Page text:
Armed conflict and deprivation of liberty are inexorably linked. Deprivation of liberty by non-state armed groups is a consequence of the predominantly non-international character of contemporary armed conflicts. Regardless of the nature of the detaining authority or the overarching legality of its detention operations, deprivation of liberty may nonetheless have serious humanitarian implications for the individuals detained. Despite a need for humanitarian action, effective engagement is hampered by certain threshold obstacles, such as the perceived risk of the group's legitimization. Since the formative work of the International Committee of the Red Cross (ICRC)'s founder, Henry Dunant, the ICRC has sought to overcome these obstacles. In doing so it draws upon its experience of humanitarian action in state detention, adapting it to the exigencies of armed groups and the peculiarities of their detention practice. Although not without setbacks, the ICRC retains a unique role in this regard and strives to ameliorate the treatment and conditions of detention of persons deprived of liberty by armed groups.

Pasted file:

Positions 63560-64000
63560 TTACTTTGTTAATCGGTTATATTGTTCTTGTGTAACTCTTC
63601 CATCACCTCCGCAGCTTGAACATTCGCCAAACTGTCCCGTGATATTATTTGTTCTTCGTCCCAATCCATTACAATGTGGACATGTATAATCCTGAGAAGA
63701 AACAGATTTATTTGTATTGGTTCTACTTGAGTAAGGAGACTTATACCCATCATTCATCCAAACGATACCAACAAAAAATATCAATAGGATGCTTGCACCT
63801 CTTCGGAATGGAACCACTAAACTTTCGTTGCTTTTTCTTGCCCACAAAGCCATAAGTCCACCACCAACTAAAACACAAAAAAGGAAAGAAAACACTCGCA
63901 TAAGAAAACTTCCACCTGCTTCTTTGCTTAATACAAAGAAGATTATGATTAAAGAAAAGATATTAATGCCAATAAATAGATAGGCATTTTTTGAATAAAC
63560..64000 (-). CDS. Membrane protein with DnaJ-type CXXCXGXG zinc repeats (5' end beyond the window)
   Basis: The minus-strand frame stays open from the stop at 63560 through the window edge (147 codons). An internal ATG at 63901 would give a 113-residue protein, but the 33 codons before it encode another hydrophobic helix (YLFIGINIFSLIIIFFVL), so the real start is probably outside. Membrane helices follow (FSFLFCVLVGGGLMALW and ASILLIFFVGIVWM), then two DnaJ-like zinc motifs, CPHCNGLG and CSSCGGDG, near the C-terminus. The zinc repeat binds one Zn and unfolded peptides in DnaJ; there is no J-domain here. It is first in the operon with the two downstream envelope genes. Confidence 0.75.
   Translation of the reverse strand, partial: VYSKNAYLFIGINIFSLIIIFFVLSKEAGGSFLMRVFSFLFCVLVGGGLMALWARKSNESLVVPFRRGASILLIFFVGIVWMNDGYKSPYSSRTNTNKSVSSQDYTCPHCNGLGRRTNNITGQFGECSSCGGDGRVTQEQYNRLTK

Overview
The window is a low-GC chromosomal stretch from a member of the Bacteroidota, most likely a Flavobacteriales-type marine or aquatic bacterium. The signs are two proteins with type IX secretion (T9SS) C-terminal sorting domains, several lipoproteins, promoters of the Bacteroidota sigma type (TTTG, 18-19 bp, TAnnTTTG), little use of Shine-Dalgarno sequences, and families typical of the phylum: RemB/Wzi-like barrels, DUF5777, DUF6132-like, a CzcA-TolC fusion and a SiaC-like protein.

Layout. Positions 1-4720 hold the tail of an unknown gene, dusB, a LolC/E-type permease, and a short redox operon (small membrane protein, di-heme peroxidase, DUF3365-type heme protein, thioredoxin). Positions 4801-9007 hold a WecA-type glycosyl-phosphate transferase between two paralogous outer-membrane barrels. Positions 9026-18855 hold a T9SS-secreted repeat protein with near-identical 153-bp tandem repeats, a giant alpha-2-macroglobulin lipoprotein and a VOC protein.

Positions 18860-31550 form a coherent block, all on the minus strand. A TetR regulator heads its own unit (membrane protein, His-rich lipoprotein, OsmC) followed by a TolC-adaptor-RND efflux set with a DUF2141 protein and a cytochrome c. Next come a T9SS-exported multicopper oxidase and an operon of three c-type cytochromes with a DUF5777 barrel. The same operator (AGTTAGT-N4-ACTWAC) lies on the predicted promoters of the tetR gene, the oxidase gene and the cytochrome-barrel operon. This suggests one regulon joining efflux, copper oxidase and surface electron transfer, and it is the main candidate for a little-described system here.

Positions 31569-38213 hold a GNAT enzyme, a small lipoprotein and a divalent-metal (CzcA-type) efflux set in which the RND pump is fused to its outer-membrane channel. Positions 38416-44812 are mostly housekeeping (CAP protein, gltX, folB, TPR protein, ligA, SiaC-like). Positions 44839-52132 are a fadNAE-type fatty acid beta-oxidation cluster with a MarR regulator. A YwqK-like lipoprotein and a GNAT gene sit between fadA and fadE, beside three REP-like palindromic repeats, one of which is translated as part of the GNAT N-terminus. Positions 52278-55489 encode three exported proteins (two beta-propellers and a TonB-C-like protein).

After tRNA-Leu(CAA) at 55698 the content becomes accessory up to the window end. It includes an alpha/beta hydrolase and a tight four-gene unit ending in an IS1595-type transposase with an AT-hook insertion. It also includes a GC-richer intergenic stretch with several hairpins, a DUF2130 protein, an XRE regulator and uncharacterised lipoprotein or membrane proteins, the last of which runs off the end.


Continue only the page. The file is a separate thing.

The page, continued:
David Tuck works for the International Committee of the Red Cross (ICRC). At the time of writing, he was an Adviser to the ICRC's detention unit in Geneva, Switzerland.
The views expressed in this article reflect the author's opinions and not necessarily those of the ICRC. The author would like to thank Olivier Bangerter, Karine Benyahia, Edouard Delaplace, Catherine Deman, Greg Muller, and Jelena Pejic for their invaluable input.